It has already been demonstrated that when people are primed to think about coronavirus, they become less tolerant (Sorokowski et al., 2020) and more conservative (Karwowski et al., 2020). Also, research on the need for closure has shown that under conditions of diffuse uncertainty, people choose simplistic solutions, have a tendency to think in extremes, and exhibit dichotomous thinking (e.g., Webster and Kruglanski, 1994). It quite naturally leads to expecting detrimental effects for creativity, given that creative people are usually tolerant (Groyecka, 2018) and liberal rather than conservative (Dollinger, 2007) and use a variety of creative thinking strategies (Jankowska et al., 2018). What is more, there is evidence that thinking about COVID increases the level of stress (Kowal et al., 2020), a factor negatively related to creative thinking (Duan et al., 2020). A recent study that tested whether activating thinking about coronavirus influences people's insight and analytical problem-solving (Karwowski et al., 2020) found a negative effect, yet only among men. Even more interestingly, this study also demonstrated that the participants who were primed with information about coronavirus tended to be more careless and less engaged in the tasks presented. This result suggests that when thinking about coronavirus is activated, people might become focused and task-oriented yet less likely to engage in creative thinking, driven primarily by enjoyment (Benedek et al., 2020) and intrinsic motives (Anderson and Karwowski, 2020).
One of the possible mechanisms that might explain the expected negative influence of COVID-19, and associated lockdown, on creativity is the effect of emotions. The pandemic situation is emotionally challenging; thinking about COVID-19, not to mention the lockdown and threat caused by the risk of illness, increases sadness, stress, anger–hostility moods and reduces positive emotions (e.g., Pérez-Fuentes et al., 2020; Shanahan et al., 2020). The role of emotions for creativity is well-established, with decades of research showing quite consistently that positive, activated, and promotion focused emotion, such as feeling happy, enthusiastic, and elated, improve creative performance (Baas et al., 2008; Davis, 2009).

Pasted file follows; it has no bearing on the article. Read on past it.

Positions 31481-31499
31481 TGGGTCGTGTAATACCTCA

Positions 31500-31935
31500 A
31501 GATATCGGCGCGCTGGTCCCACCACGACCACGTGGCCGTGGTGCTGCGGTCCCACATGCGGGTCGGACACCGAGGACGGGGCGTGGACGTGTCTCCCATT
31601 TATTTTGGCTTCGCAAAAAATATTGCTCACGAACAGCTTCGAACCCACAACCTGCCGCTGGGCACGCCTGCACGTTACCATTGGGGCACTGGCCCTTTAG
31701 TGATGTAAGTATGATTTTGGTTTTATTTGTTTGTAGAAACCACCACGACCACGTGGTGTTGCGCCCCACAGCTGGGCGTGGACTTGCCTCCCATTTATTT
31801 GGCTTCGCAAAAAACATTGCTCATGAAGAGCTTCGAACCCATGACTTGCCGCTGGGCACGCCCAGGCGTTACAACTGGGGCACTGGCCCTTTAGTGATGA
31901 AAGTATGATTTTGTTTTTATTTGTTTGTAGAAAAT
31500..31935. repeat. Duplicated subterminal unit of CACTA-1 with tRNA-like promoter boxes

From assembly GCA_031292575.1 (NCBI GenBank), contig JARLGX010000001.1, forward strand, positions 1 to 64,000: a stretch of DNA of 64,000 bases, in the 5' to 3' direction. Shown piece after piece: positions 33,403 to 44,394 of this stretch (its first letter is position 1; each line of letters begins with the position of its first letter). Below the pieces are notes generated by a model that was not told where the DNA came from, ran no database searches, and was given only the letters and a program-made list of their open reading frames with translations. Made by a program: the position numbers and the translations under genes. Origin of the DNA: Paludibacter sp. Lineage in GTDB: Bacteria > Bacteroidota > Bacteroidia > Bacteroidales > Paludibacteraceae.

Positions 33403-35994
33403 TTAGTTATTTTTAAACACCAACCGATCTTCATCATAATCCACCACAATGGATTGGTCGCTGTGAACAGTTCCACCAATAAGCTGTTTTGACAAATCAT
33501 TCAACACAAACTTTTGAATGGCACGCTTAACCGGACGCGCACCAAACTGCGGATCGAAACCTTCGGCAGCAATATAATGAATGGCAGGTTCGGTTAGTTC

Also, a growing number of dynamic micro-longitudinal studies show clear links between positive emotions and creativity. An experience-sampling study found that better advancement in the creative process in art was supported by the enjoyment of work and hampered by work-related anxiety (Benedek et al., 2017). A diary study in work settings showed a positive linear relationship between positive affect and creativity (Amabile et al., 2005). In the experience-sampling study among young adults, everyday creativity was linked to feeling happy and active (Silvia et al., 2014; see also Conner and Silvia, 2015). A study that simultaneously applied the experience-sampling method and day reconstruction method found that active, positive emotions (happiness, concentration, feeling engaged, and interested) positively correlated with creativity in everyday life among corporate employees (Han et al., 2019). The benefits of a positive mood on creativity were corroborated in research with middle-aged participants that utilized both experience sampling and diary methods (Karwowski et al., 2017). Yet this study also found that some negative emotions, such as feeling restricted and unfocused, predicted everyday creativity as well (Karwowski et al., 2017). At the same time, however, causal links are still unclear. For example, in their large (N = 658) daily diary study, Conner et al. (2018) provided a convincing argument that it is creative activity that leads to flourishing (operationalized as positive affect) than vice versa. Hence, if creativity builds positive emotions rather than positive emotions build creativity, then reasoning about the relationship between COVID-19 and creative activity becomes even more complex. If positive emotions do not causally influence creativity, they cannot be responsible of (and thus—mediate) the links between COVID-19 and creative activity.